Sam and I were trying to make it with these baristas and we were all
Pretty drunk on gas station wine and the pheromones were lifting weights,
And it smelled like air conditioner mildew. We wanted something cool
And refreshing, but there was this nasty smell laced with the air.
We persevered though and before long, clothes were off
And we were doing our best to compensate for a lack of sincerity
And after an Odyssey of misguided foreplay, realizing that perhaps
We’d never make it to our destination, we went into the kitchen,
To the snowman cookie jar where we keep the condoms.
Sam threw a hissy fit when he opened the cookie jar all wistfully
And saw there were no condoms whatsoever and I tried lightening
The mood by saying that it’s a good thing, that the emptiness means
We’ve been having safe sex. He punched me in the arm and said
That the coffee chicks would never have sex without condoms,
That they were good girls or something, haloed in responsibility
And respectable daddies. I told him he was being misogynistic,
That I was in no mood for 2 a.m. stereotypes then suddenly like God
Or a choir of angels shoved a beehive of ideas into his cranium
Sam buzzed out, “I know! Let’s use real balloons. It’s the same thing!”
And he ran toward his bedroom looking for those helium clown swords
So he could stab some estrogen sky with skyscrapers of gross libido.
We had a lot of unused balloons floating around the apartment because
The week before our buddy Mike came back from Iraq and we
Threw him a little bit of a rager, so we bought a lot of balloons
From Party City because Mike was a big fan of balloon animals
When he was little because he liked having his own personal zoos
Of feral Hindenburgs. The party was a complete disaster –
Apparently, balloon animal elephants are a trigger for Mike’s PTSD.
He broke down and we drank. He broke down some more and we ate Molly
Then we snorted and became wired then we parachuted well into the morning.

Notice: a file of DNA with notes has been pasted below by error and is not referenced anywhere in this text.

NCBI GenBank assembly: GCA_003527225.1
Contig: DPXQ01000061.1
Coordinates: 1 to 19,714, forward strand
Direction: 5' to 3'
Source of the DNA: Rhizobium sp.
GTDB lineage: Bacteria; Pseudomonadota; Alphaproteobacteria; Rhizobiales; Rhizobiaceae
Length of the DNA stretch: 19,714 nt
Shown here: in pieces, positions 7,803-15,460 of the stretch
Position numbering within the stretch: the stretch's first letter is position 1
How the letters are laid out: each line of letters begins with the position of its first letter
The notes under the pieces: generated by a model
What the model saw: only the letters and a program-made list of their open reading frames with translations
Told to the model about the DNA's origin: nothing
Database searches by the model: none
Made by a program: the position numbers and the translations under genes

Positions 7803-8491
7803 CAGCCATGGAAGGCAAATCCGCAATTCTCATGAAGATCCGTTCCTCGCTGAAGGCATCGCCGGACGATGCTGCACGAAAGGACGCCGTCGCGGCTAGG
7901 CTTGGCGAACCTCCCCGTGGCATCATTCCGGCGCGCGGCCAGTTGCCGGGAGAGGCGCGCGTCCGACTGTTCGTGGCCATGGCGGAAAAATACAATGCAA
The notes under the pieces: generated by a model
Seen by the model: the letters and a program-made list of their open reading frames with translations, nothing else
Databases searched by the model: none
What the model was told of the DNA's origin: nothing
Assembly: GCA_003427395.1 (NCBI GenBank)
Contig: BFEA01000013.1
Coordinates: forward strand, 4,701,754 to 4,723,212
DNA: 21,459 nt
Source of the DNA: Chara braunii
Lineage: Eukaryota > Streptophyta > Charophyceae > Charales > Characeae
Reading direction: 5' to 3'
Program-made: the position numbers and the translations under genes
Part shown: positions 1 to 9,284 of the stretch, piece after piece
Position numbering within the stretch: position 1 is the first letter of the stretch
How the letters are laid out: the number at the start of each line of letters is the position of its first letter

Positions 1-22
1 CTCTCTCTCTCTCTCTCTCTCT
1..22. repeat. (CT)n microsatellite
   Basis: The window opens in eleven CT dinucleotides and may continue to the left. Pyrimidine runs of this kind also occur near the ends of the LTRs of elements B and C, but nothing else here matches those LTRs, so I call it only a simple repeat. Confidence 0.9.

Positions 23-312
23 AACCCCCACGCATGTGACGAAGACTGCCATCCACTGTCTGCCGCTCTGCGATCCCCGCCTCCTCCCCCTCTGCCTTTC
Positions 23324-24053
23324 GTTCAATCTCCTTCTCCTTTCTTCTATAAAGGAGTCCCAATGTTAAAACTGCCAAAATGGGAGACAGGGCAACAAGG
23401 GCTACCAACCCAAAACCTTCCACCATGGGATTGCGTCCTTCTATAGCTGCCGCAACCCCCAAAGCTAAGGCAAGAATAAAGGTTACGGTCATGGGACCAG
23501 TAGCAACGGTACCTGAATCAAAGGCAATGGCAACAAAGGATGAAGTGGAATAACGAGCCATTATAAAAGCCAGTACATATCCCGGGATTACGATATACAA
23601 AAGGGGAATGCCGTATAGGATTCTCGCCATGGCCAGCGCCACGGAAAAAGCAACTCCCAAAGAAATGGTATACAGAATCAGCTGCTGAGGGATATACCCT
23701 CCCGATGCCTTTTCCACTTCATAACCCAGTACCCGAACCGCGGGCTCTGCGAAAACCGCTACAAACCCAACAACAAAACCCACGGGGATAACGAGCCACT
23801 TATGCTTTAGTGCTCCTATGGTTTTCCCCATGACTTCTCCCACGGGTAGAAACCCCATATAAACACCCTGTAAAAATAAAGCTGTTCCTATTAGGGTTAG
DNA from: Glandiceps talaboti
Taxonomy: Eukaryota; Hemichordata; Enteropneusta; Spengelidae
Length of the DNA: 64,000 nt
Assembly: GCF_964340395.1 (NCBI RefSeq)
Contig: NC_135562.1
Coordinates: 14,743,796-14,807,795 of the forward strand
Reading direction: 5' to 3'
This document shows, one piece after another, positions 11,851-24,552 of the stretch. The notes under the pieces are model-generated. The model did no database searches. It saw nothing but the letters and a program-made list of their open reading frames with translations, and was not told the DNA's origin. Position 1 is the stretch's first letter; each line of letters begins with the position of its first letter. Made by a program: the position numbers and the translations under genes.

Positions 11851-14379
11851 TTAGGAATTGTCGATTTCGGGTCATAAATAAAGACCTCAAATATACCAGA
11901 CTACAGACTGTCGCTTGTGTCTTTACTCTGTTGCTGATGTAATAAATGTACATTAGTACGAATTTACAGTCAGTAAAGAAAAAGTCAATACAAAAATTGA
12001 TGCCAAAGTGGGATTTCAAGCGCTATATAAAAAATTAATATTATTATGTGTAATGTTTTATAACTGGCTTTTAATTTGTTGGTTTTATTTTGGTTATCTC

Anyway, the coffee girls were getting impatient – I could hear murmuring dissent.
The mood was gone. I called for Sam and there was no response. When I went
Into his bedroom, he was sitting at his desk making an elephant balloon animal.
“What about the girls?” I asked. Sam didn’t look up at all, intent on conserving
The one happy memory we have of our friend. Being endangered is a total buzzkill,
Even for balloon animals. I called a cab and gave the girls cab fare. It all felt
Impure, like we did something wrong, killed off a species of some kind. I know
For sure the following: no matter how many balloon animals Sam makes,
He’ll never replenish the PTSD zoo that is Mike’s brain, and I guess our brains too.
Justin Karcher (@justin_karcher) lives in Buffalo, NY. Recent works have appeared in 3:AM Magazine, The Buffalo News, Plenitude Magazine, and more. He is the recent winner of the 2015 Just Buffalo Literary Center members’ writing competition. A book of poems, Tailgating at the Gates of Hell, will be released in October from Ghost City Press.
Tags: All Balloons Must Pop All Animals Must Die, e-zine, ezine, hyperbole, Justin Karcher, longing, melancholy, melancholy hyperbole, new, poem, poet, poetry, poets, submit, writing
Leave a Reply